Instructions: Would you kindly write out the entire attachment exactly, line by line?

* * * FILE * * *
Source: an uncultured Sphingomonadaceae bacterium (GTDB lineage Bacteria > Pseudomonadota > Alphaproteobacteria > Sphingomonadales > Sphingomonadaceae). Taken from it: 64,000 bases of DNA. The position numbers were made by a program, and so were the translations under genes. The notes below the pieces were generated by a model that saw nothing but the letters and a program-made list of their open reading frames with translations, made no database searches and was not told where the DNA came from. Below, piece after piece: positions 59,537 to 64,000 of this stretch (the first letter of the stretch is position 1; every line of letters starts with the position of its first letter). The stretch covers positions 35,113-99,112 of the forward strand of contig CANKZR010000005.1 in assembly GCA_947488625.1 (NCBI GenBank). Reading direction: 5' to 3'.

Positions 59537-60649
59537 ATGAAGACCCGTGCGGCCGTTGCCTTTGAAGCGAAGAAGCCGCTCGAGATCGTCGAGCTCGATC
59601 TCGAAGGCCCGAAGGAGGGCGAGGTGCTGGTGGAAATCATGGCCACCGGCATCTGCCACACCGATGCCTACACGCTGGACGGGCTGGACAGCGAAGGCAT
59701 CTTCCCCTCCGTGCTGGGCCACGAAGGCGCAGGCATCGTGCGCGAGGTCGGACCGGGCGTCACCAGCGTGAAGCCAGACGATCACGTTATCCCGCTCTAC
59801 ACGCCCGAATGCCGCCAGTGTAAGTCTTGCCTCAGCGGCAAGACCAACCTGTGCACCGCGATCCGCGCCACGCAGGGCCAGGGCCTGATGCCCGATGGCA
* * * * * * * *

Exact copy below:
Source: an uncultured Sphingomonadaceae bacterium (GTDB lineage Bacteria > Pseudomonadota > Alphaproteobacteria > Sphingomonadales > Sphingomonadaceae). Taken from it: 64,000 bases of DNA. The position numbers were made by a program, and so were the translations under genes. The notes below the pieces were generated by a model that saw nothing but the letters and a program-made list of their open reading frames with translations, made no database searches and was not told where the DNA came from. Below, piece after piece: positions 59,537 to 64,000 of this stretch (the first letter of the stretch is position 1; every line of letters starts with the position of its first letter). The stretch covers positions 35,113-99,112 of the forward strand of contig CANKZR010000005.1 in assembly GCA_947488625.1 (NCBI GenBank). Reading direction: 5' to 3'.

Positions 59537-60649
59537 ATGAAGACCCGTGCGGCCGTTGCCTTTGAAGCGAAGAAGCCGCTCGAGATCGTCGAGCTCGATC
59601 TCGAAGGCCCGAAGGAGGGCGAGGTGCTGGTGGAAATCATGGCCACCGGCATCTGCCACACCGATGCCTACACGCTGGACGGGCTGGACAGCGAAGGCAT
59701 CTTCCCCTCCGTGCTGGGCCACGAAGGCGCAGGCATCGTGCGCGAGGTCGGACCGGGCGTCACCAGCGTGAAGCCAGACGATCACGTTATCCCGCTCTAC
59801 ACGCCCGAATGCCGCCAGTGTAAGTCTTGCCTCAGCGGCAAGACCAACCTGTGCACCGCGATCCGCGCCACGCAGGGCCAGGGCCTGATGCCCGATGGCA